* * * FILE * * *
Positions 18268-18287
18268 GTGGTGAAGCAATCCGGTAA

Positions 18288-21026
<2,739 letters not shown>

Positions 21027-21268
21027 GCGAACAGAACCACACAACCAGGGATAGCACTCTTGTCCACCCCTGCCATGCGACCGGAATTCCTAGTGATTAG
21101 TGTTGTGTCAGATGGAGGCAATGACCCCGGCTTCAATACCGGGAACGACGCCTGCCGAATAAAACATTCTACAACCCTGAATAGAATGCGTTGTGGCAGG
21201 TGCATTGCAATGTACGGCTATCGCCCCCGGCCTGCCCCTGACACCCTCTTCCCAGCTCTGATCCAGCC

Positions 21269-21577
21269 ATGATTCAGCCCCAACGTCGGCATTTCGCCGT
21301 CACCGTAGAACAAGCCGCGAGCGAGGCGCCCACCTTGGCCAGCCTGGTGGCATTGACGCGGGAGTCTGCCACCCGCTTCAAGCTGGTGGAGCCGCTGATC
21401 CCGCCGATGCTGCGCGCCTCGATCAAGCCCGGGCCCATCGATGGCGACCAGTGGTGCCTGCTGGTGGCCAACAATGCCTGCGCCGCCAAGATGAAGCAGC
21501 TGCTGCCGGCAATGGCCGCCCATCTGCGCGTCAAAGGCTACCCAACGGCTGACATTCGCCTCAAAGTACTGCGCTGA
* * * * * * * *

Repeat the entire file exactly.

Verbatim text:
Positions 18268-18287
18268 GTGGTGAAGCAATCCGGTAA

Positions 18288-21026
<2,739 letters not shown>

Positions 21027-21268
21027 GCGAACAGAACCACACAACCAGGGATAGCACTCTTGTCCACCCCTGCCATGCGACCGGAATTCCTAGTGATTAG
21101 TGTTGTGTCAGATGGAGGCAATGACCCCGGCTTCAATACCGGGAACGACGCCTGCCGAATAAAACATTCTACAACCCTGAATAGAATGCGTTGTGGCAGG
21201 TGCATTGCAATGTACGGCTATCGCCCCCGGCCTGCCCCTGACACCCTCTTCCCAGCTCTGATCCAGCC

Positions 21269-21577
21269 ATGATTCAGCCCCAACGTCGGCATTTCGCCGT
21301 CACCGTAGAACAAGCCGCGAGCGAGGCGCCCACCTTGGCCAGCCTGGTGGCATTGACGCGGGAGTCTGCCACCCGCTTCAAGCTGGTGGAGCCGCTGATC
21401 CCGCCGATGCTGCGCGCCTCGATCAAGCCCGGGCCCATCGATGGCGACCAGTGGTGCCTGCTGGTGGCCAACAATGCCTGCGCCGCCAAGATGAAGCAGC
21501 TGCTGCCGGCAATGGCCGCCCATCTGCGCGTCAAAGGCTACCCAACGGCTGACATTCGCCTCAAAGTACTGCGCTGA